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Rhinoplasty Without Using Anesthesia

I was considering doing a Rhinoplasty but worried about anesthesia. Is there any other way of doing this procedure and avoiding going under anesthesia? Possibly numbing the nose?

Doctor Answers (13)

Rhinoplasty without Anesthesia


Local anesthesia is always used during rhinoplasty.  Intravenous medication or the delivery of anesthetic gases are normally also administered. When I was in training 35 years age, we did most of our rhinoplasties using just local anesthesia. Things have changed dramatically since that time. Discuss your options with an experienced surgeon so you have a pleasant experience, taking advantage of state-of-the-art anesthetic techniques.

Beverly Hills Facial Plastic Surgeon
5.0 out of 5 stars 14 reviews

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Rhinoplasty without anesthesia under local


Yes, it can be done with a local anesthetic and intravenous sedation. I always give my patients the choice. Years ago, most preferred the local anesthetic way but now it seems like they prefer to be under a general anesthetic, having the MD anesthesiologist breathing for them.

Edward J. Domanskis, MD
Newport Beach Plastic Surgeon
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Rhinoplasty Surgery with Local Anesthesia


One has many options for anesthesia for their rhinoplasty surgery. Most, if not all, patients and surgeons choose either twilight (sedation) or general anesthesia. Straight local anesthesia is not comfortable for both patient and surgeon. However, minor nasal procedures or touch-ups are routinely performed in the office with local anesthesia alone. Only after a comprehensive evaluation by a rhinoplasty surgeon can he/she determine appropriate options for you.

Houtan Chaboki, MD
Washington DC Facial Plastic Surgeon
5.0 out of 5 stars 46 reviews

Rhinoplasty without using anesthesia


Bad idea not to have anesthesia if having a rhinoplasty. I would not even consider doing your operation too many risks.


Darryl J. Blinski, MD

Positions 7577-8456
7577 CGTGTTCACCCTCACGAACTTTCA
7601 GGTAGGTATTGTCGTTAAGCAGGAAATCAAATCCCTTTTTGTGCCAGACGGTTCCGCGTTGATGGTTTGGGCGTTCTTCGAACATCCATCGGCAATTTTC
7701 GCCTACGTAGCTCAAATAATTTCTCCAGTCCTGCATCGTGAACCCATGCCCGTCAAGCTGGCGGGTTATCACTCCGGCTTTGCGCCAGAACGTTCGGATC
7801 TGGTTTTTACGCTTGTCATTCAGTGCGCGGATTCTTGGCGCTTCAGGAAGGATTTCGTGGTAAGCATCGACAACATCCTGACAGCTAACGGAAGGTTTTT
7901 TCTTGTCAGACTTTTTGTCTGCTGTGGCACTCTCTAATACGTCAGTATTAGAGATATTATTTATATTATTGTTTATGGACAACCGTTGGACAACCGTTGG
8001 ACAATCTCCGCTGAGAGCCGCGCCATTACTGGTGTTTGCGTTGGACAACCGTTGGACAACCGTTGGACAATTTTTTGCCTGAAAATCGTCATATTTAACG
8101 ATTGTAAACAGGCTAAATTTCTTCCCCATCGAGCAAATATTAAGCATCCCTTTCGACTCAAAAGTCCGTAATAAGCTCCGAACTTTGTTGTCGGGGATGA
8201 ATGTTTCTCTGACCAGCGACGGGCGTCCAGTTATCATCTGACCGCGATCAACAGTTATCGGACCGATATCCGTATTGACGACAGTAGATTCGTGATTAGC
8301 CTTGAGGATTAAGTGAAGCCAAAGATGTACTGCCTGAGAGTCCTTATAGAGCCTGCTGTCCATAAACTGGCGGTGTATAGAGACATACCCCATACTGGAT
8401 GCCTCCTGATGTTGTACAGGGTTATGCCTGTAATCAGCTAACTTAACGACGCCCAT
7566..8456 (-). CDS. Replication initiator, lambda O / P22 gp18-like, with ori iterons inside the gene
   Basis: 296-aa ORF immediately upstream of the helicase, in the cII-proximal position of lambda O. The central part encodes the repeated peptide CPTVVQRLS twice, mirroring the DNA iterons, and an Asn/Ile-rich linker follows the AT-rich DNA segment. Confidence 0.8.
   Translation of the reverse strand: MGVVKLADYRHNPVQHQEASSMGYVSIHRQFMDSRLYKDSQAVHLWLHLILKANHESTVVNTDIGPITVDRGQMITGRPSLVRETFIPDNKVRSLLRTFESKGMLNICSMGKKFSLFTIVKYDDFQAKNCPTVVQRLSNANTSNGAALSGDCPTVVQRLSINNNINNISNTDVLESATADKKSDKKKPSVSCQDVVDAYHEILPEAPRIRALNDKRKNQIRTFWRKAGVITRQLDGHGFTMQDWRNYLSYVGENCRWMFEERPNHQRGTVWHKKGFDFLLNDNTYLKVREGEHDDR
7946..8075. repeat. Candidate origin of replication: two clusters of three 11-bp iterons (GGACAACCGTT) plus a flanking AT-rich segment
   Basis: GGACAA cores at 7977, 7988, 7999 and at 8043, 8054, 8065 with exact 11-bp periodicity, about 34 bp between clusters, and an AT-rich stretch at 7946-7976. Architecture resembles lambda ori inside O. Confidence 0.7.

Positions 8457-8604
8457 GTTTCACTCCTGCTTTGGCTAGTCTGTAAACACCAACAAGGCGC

Miami Plastic Surgeon
4.5 out of 5 stars 61 reviews

Rhinoplasty under local anesthesia


The rhinoplasty procedure itself can be performed under local, intravenous or general anesthesia. It is very patient dependent. Some patients have a higher tolerance for discomfort than others. The biggest problem with performing a rhinoplasty under local anesthesia is the noise or bone sounds during the procedure. Limited rhinoplasties are more easily performed under local anesthesia but it certainly can be done that way if you desire. I hope this information helps.

Scott Trimas, MD
Jacksonville Facial Plastic Surgeon
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Using local anesthesia only for a rhinoplasty would be very uncomfortable. Anesthesia is very safe, I would definitely recommend it.

Steven Wallach, MD
Manhattan Plastic Surgeon
4.5 out of 5 stars 15 reviews

Why have pain?


I do lots of noses -- almost all are done under sedation and local anesthesia - some docs only do them under general. Although I could do it under local only, why do you want to have pain? Anesthesia is VERY safe today.

William B. Rosenblatt, MD
New York Plastic Surgeon
4.0 out of 5 stars 9 reviews

Anesthesia for Rhinoplasty


The question about straight local for Rhinoplasty anesthesia has two parts, in my opinion: CAN you and SHOULD you...

Straight local without any additional sedatives can be used for simpler Rhinoplasty procedures. However, it is not a particularly pleasant experience if you are completely aware of what is happening and you will retain a vivid memory of the experience. This raises the question of whether you SHOULD do straight local. Also, if you are uncomfortable and moving as a result, it can effect the precision of the operation.

Generally, twilight anesthesia is much better for both the patient and the physician, since it interferes with memory of the experience and also gives a much higher level of comfort. If you are young and healthy, then there should be no significant added risk to having intravenous sedation to compliment the local.

Best of luck

Richard W. Westreich, MD
Manhattan Facial Plastic Surgeon
5.0 out of 5 stars 14 reviews

These answers are for educational purposes and should not be relied upon as a substitute for medical advice you may receive from your physician. If you have a medical emergency, please call 911. These answers do not constitute or initiate a patient/doctor relationship.